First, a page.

… it just so happens that the climate crisis is intertwined with the other two great challenges facing our nation: reviving our economy and strengthening our national security. The solutions to all three require us to end our dependence on carbon-based fuels.

Montana governor Brian Schweitzer, who gave a speech devoted to "a world energy crisis that threatens our economy, our security, our climate and our way of life," reflected the disconnect in Dem rhetoric. This captures it:

Right now, the United States imports about 70 percent of its oil from overseas. At the same time, billions of dollars that we spend on all that foreign oil seems to end up in the bank accounts of those around the world who are openly hostile to American values and our way of life. This costly reliance on fossil fuels threatens America and the world in other ways, too. CO2 emissions are increasing global temperatures, sea levels are rising and storms are getting worse.

Here you have the security pitch on foreign oil (scary! compelling!) and "other ways" oil is bad, like CO2 and storms. That allows people to don’t take climate change seriously to box it away. Like, um, Schweitzer himself, two paragraphs later:

It’s not a question of either wind or clean coal, solar or hydrogen, oil or geothermal. We need them all to create a strong American energy system, a system built on American innovation.

If you believe global warming is a serious problem and not a peripheral concern, it is a question of which solutions you pursue. You pursue the ones that reduce emissions fastest and cheapest. (Also: If, like Schweitzer, you care about creating jobs, you choose investments in renewables and efficiency, not fossil fuels.)

Obama made only glancing reference climate change. He too focused on the "all of the above" energy approach — "everything American," as T. Boone has it.

It’s ultimately a defensive move, a sign that Democrats don’t believe in the product they’re selling. Even if Dems really plan to develop all energy resources, why call out dirty rear-guard battles like coal? Why mention fossil fuels at all? If you’re selling iPhones, you don’t need to reassure your audience you’ll keep tweaking Palm Pilots. You are for the future.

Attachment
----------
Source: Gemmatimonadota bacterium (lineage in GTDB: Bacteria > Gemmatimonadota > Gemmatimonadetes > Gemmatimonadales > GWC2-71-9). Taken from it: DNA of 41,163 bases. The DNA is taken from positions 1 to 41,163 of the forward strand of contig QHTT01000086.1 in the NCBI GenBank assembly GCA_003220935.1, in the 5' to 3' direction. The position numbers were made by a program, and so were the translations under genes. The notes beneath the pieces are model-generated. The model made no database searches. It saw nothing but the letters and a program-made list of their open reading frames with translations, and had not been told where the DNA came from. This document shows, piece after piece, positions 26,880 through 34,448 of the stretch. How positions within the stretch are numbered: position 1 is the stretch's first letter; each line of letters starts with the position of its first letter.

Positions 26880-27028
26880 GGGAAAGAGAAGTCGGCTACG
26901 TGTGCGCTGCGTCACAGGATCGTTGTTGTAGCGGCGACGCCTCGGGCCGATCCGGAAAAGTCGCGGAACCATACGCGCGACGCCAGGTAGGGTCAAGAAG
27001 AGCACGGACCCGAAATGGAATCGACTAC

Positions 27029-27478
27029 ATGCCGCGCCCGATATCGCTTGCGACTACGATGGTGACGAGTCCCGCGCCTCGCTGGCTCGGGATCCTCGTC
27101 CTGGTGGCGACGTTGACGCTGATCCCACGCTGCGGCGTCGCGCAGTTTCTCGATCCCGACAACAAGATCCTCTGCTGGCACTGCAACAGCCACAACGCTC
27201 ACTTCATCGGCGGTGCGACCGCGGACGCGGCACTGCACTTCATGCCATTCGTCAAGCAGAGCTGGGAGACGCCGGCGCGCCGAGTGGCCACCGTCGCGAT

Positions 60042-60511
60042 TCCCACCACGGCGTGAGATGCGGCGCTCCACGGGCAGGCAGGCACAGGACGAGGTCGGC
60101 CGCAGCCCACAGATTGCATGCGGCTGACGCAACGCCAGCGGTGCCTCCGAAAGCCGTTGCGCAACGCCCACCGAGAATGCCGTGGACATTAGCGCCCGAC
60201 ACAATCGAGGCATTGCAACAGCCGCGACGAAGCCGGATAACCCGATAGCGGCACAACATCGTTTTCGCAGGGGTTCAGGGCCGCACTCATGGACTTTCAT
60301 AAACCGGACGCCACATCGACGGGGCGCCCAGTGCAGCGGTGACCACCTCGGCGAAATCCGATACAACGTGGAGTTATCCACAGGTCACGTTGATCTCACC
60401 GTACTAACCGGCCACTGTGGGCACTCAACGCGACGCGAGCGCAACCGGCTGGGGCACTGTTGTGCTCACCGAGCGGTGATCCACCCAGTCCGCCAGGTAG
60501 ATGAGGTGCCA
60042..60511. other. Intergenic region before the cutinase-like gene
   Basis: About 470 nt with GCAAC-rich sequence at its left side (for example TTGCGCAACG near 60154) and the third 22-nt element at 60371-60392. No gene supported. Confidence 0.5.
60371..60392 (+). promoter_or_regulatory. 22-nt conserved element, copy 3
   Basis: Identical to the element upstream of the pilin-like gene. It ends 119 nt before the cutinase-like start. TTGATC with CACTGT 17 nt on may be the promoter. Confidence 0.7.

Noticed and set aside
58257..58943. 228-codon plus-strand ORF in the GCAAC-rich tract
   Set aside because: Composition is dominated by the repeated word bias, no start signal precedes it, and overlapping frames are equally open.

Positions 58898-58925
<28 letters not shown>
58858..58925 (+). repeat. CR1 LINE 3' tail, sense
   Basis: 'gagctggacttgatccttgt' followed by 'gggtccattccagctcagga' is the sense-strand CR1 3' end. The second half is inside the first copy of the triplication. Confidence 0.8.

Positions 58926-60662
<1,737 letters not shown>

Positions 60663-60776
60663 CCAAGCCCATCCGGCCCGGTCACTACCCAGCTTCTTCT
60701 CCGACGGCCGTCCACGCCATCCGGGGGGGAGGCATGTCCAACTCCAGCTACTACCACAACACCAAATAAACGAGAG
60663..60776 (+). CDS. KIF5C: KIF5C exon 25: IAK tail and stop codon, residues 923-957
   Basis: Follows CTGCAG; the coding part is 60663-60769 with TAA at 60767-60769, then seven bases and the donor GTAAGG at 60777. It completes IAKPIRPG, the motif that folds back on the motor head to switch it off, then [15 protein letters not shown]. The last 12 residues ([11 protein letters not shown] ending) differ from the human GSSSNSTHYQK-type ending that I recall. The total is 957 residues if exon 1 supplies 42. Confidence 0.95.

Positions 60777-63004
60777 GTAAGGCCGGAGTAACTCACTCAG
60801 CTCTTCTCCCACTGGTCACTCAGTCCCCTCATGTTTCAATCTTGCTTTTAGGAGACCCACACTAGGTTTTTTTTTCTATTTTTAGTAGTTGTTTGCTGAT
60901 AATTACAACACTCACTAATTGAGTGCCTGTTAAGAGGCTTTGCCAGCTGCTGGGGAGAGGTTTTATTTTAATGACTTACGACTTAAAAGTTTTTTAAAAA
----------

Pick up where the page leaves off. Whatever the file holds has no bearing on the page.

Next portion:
This schizophrenic public posture arises because Dems haven’t figured out a way to publicly present green as they are beginning to see it: an overarching governing principle that makes sense of their other values and policies. They don’t know how to pitch the big picture: green is our way out of this mess. Addressing climate change by leaving behind fossil fuels is not a vaguely altruistic effort to make storms milder — it’s an economic engine, a job creator, a debt reducer, an energy security strategy, an international credibility builder, a healthcare cost-reduction effort, and a wilderness preservation imperative. It encompasses, but is not encompassed by, energy independence. Getting past fossil fuels doesn’t mean all of the above, it means getting past fossil fuels. It is the arc of history, not an item on the special interest list. America will lead or it will be left behind.

It’s possible that the holistic green enthusiasm of the Democratic back end will make its way to the front end eventually, and will heighten the contrast with the fossil establishment rather than blurring the boundaries. But the Obama Democrats are still cautious, and I suspect they’ll wait for circumstances to make obvious to the public what more and more of them believe: that green is the change we can believe in.